Mining has taken place at Geevor for more than three hundred years and over the years the mine has had various names. Like many other Cornish mines Geevor has enjoyed times of success and times when operations have been suspended. After one such closure the mine reopened under the name of North Levant in 1851. Explorations were carried out seawards from Goldsworthys Shaft and in April 1867 during work on an inland section miners accidentally broke through into a flooded mine working, five workers including a 13 year old were killed.
Between this time and 1891 the mine expanded to include Wheal Bal and Wheal Carne and yet once again in 1891 mining operations came to a halt. Between 1892 and 1904 mining was continued on and off on a small scale until in 1905 the West Australian Gold Field Company Ltd. acquired the site which they renamed in 1911 brining together various mines under the name of Geevor Tin Mines Ltd. Hopeful of finding new ore lodes, in 1919 this company, sunk a new shaft called Victory near to the existing mill.
Barton in ‘The History of Tin Mining and Smelting in Cornwall” recounts that in 1918 Geevor milled 24,956 tons and employed 205 underground and 98 surface workers.
By the end of the 1950s the mine yield dropped and for the next 30 years Geevor Tin Mines explored the surrounding area to try and find new reserves. So called submarine extensions gave access to lodes not previously accessible but in 1985 the price of tin plummeted to a third of its value and in 1986 Geevor shut down. The mine was maintained on a temporary basis while a six year struggle ensued to try and get it reopened unfortunately this struggle was unsuccessful and hopes stopped altogether in 1991 when the pumps were finally turned off.
In 1992 Geevor Tin site was acquired by Cornwall County Council and with the assistance of the National Heritage Memorial Fund in Spring 1993 the site was opened to the public as a museum. The Trevethick Trust continued to run the site until 2001 when Pendeen Community Heritage (PCH) a registered charity was awarded the contract for the management of Geevor. Today Geevor is the largest preserved tin mining site in Europe, and one of the largest protected industrial heritage sites in the UK.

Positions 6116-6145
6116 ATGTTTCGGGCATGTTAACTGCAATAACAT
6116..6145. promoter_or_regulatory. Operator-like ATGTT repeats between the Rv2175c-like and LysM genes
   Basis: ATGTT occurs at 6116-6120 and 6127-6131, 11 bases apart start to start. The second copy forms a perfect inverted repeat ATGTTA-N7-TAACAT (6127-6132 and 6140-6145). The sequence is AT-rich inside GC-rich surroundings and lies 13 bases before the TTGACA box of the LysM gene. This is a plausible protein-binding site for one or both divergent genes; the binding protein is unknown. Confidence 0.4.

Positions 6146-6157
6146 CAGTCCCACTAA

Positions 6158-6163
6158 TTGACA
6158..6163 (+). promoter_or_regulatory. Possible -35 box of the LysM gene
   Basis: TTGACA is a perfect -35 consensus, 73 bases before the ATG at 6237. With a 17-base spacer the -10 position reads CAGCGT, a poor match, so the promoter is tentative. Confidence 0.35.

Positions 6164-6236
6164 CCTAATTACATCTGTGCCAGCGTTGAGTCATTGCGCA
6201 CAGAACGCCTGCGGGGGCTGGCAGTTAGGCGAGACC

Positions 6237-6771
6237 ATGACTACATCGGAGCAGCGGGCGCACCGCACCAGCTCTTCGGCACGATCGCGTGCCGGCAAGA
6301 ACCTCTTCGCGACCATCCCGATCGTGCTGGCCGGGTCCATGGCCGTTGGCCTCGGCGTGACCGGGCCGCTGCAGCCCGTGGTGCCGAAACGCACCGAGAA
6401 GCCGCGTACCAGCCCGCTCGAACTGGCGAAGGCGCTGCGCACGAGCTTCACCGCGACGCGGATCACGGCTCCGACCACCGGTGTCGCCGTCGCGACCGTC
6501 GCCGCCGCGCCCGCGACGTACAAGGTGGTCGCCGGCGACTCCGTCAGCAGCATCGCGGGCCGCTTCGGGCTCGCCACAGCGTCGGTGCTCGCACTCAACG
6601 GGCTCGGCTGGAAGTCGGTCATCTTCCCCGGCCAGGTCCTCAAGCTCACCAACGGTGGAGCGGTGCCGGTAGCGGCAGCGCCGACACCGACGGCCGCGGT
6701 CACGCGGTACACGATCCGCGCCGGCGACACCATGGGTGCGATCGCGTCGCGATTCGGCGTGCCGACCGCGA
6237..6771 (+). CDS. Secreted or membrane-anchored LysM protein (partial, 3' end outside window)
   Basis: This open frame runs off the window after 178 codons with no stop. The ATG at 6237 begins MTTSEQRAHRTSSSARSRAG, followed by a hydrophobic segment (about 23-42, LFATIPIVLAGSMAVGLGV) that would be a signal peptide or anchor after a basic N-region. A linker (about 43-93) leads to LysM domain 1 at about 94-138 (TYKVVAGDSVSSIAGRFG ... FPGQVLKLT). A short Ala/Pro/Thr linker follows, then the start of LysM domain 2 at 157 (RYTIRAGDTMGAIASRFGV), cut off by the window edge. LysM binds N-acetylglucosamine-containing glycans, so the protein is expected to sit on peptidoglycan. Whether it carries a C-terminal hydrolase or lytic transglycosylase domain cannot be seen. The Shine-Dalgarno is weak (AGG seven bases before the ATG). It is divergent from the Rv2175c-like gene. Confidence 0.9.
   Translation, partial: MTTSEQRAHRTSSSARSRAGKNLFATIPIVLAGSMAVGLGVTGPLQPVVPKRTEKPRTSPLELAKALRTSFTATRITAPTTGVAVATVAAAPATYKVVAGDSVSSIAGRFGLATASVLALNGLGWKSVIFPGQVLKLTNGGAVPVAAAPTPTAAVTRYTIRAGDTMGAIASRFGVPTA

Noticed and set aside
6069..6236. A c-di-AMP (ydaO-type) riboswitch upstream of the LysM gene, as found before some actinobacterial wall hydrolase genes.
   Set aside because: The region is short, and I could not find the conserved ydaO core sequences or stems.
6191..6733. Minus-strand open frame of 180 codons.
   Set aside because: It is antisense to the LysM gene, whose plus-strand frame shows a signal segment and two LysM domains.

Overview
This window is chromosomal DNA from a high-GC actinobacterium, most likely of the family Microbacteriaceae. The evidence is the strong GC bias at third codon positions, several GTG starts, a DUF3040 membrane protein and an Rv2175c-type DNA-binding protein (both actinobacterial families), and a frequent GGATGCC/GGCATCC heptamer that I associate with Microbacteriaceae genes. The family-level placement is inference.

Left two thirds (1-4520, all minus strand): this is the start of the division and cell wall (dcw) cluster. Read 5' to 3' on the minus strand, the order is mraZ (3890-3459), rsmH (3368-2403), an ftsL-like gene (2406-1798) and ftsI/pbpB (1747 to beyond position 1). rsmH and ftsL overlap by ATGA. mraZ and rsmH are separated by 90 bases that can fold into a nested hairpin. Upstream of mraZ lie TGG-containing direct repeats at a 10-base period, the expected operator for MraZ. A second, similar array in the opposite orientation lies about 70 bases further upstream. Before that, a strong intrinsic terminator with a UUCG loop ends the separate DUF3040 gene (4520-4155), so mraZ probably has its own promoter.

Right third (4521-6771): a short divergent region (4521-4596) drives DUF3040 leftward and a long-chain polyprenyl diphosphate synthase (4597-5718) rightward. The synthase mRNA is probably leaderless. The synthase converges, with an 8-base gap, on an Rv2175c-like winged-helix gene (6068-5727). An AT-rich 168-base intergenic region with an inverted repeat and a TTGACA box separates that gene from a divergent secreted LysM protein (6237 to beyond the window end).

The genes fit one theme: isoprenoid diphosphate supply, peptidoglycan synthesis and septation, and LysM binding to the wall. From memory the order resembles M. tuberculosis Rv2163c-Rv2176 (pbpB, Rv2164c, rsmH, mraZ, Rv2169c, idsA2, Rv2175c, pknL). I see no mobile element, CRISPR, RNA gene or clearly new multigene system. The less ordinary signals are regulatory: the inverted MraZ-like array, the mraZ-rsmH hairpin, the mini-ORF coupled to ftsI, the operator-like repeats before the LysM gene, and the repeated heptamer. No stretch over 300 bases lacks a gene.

The extract below is taken from the official website for Geevor and gives details about the guided tours and various attractions now available at the site. Two members of the Views of Cornwall Team went on the tour and found it a fascinating and educational experience. The tea shop/restaurant on the site also served excellent pasties.
“Geevor Tin Mine, the last working mine in West Penwith and now a mining museum, provides you with a unique opportunity to experience the history of this traditional Cornish industry. Although mining has ceased, Geevor has survived, and is now the largest preserved mine site in the UK, extending a mile inland from the breath-taking West Penwith coast in an area rich with natural beauty and historic interest.
A rediscovered ‘adit’ gives underground access to ‘Wheal Mexico’, a part of Geevor worked about two hundred years ago. The mine offices now house a museum telling the story of Geevor, a video film explains the method of mining the mineral rich rock and the processes of crushing and washing the ore to recover the tin-bearing cassiterite. Walking through the narrow tunnels and shafts reminds visitors of the hardships suffered in times past.
Expert guides, an under-ground tour, displays of original mining machinery and a fascinating museum bring the past to life. The whole of the site is served by a network of pathways giving access to superb cliff-top scenery and the nearby Levant Mine, recently restored with working steam beam-engine, the oldest to be seen in Cornwall.”